Today sees the 30th anniversary of the official opening of the Humber Bridge. The bridge’s northern towers were just a few miles away from where I was brought up at Brough. For many years the trip to see relatives in north Lincolnshire involved a train journey to Hull, a walk down to Victoria Pier and then a crossing on the Humber ferry – the Tattershall, Lincoln and Wingfield Castles. It was either that or a long road trip via Goole – over Boothferry Bridge before the M62 Ouse crossing was built – Crowle, Scunthorpe and Barton. But from 1981 it was just a short drive over the new suspension bridge for a £1 toll.
Living locally we’d seen the towers rising up at Hessle and offshore at Barton and watched the road sections coming into what had been Priory Road sidings before being moved across to the bridge site. Those early bridge crossings by car were quite exciting for us, though they didn’t have the romance of the old paddle steamers.
Work on the bridge had started in 1973 and was planned to complete by 1977. In the event it took eight years to span the Humber and on Wednesday 24 June 1981 the Hull Daily Mail reported on opening of the bridge to the public:
Years of doubt, uncertainty and frustration faded into just a memory as Coun. Alex Clarke, chairman of the Humber Bridge Board, paid the first £1 note ever to be handed over at Hessle as a toll to the world on the other side of the murky river.
Hundreds of cheering and waving Humbersiders gathered to watch as Coun. Clarke’s Triumph estate car drove up to the barrier to start a 15 minute voyage into history as he crossed for the first official journey into south Humberside.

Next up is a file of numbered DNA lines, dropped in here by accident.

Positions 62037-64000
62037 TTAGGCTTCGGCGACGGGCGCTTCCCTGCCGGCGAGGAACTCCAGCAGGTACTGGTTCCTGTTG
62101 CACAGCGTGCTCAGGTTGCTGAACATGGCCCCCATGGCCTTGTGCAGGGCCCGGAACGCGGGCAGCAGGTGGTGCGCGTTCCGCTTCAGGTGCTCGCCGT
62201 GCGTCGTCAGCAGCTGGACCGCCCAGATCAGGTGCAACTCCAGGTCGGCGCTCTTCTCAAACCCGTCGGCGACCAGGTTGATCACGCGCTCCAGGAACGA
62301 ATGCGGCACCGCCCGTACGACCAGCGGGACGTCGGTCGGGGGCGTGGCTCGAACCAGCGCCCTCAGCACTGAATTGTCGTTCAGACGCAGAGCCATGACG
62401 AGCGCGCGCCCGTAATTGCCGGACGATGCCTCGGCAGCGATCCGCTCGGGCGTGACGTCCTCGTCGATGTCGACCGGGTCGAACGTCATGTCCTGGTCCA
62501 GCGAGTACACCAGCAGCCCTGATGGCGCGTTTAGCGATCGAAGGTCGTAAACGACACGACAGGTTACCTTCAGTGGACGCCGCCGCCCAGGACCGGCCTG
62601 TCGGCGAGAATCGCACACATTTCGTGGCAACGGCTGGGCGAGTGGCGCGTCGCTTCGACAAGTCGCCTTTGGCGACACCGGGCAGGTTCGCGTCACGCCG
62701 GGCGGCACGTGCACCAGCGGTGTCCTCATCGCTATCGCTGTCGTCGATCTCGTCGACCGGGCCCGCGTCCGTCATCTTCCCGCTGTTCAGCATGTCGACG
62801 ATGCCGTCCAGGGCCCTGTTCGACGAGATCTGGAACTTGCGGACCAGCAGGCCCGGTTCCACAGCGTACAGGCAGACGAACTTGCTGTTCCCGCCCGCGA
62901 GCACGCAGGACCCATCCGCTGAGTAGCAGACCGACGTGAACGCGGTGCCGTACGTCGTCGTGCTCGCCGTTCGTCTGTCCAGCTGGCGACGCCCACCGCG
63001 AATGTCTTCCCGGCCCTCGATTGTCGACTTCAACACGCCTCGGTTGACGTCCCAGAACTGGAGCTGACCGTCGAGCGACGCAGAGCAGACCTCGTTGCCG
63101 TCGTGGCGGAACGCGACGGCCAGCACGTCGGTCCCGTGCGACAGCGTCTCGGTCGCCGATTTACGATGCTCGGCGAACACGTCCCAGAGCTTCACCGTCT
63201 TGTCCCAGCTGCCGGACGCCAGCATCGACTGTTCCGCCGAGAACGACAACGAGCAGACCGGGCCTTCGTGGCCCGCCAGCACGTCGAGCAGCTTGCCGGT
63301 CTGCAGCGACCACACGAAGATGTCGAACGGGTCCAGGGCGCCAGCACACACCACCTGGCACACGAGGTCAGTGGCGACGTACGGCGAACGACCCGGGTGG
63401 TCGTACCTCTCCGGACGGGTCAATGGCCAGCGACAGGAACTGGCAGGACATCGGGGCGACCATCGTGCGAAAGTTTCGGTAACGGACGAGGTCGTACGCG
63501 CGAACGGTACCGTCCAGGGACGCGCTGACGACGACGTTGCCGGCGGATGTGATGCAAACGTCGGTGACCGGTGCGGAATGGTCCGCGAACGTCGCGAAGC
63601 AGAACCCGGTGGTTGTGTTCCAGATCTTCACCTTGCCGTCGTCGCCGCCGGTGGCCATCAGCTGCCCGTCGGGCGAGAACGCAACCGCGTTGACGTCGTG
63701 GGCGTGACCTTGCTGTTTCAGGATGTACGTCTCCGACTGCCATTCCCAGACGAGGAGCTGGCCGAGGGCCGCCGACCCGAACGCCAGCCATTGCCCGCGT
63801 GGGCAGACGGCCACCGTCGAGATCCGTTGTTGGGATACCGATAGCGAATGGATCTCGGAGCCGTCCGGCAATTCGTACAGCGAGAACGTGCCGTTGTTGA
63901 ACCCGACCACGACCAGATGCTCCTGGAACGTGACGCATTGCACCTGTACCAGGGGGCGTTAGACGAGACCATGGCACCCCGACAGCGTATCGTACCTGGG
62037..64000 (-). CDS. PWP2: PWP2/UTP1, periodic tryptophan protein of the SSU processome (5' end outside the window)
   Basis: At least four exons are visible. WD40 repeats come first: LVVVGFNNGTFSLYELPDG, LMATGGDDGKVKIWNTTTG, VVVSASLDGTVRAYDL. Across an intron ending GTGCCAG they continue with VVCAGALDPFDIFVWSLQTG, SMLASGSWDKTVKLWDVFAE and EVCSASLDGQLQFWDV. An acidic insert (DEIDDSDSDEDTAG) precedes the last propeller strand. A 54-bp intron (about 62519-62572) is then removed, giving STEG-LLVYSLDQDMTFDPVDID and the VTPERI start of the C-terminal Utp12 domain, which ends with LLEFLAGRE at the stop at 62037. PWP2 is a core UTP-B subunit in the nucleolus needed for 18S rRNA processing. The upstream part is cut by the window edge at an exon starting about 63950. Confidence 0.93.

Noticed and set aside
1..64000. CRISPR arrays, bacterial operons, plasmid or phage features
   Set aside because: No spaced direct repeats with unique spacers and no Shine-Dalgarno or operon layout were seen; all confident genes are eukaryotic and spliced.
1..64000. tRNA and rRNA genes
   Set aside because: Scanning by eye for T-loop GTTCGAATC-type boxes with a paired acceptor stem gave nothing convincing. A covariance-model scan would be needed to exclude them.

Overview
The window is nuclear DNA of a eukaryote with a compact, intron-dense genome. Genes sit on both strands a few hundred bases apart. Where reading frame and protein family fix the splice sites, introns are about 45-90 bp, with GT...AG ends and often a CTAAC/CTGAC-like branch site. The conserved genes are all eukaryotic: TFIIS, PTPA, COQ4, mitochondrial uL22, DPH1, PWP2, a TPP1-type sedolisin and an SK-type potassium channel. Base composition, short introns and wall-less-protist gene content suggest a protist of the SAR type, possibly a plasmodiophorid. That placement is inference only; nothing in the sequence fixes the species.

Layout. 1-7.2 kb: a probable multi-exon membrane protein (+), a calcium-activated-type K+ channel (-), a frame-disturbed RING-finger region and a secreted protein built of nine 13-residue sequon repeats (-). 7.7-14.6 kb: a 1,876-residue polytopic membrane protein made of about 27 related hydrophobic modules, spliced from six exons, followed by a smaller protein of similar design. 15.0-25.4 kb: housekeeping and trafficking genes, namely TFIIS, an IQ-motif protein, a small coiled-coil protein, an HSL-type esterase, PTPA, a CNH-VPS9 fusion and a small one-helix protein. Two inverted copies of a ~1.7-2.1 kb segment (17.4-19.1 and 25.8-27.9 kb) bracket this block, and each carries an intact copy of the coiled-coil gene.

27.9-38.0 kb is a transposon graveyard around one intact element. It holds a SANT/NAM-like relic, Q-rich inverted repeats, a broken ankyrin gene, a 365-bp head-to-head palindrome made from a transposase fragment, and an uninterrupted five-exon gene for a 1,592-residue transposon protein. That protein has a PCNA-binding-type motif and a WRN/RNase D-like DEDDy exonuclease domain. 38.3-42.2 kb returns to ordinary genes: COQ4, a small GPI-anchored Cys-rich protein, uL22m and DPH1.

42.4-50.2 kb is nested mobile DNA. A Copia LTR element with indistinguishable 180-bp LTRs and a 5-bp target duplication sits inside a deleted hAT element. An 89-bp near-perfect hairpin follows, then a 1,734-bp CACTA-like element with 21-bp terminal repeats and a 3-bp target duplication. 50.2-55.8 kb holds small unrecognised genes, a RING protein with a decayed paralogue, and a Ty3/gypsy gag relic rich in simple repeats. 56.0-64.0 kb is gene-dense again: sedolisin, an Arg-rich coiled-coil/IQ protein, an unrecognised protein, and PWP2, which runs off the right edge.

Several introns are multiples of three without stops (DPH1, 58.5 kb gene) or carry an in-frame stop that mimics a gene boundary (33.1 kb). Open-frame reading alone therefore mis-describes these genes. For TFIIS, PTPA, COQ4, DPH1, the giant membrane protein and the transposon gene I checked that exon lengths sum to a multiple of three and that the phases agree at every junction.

After an initial delay caused by a bomb scare – followed later by a delay in finding a driver for a double decker KHCT bus carrying the Bridge Board members, Coun. Clarke put his foot on the accelerator to move off at a steady 10 miles an hour on a journey of a lifetime.
|The first members of the public to cross the bridge after Coun. Clarke|
Here’s how that night’s News at Ten covered the story, the report starts 6:57 in.
The official opening by the Queen followed on 17 July. I can find no audio or video for that event but I do have this rather blurred photo below – taken on my old Instamatic - of the Royal train approaching Brough station. You’ll just have to take my word for it as it looks like an ordinary diesel loco from this shot.
I did once get the opportunity to go down into the North bank anchorage and round the control room so this video posted by the BBC’s Sarah Cruddas about bridge maintenance is interesting.
|Humber Bridge Commemorative Cover|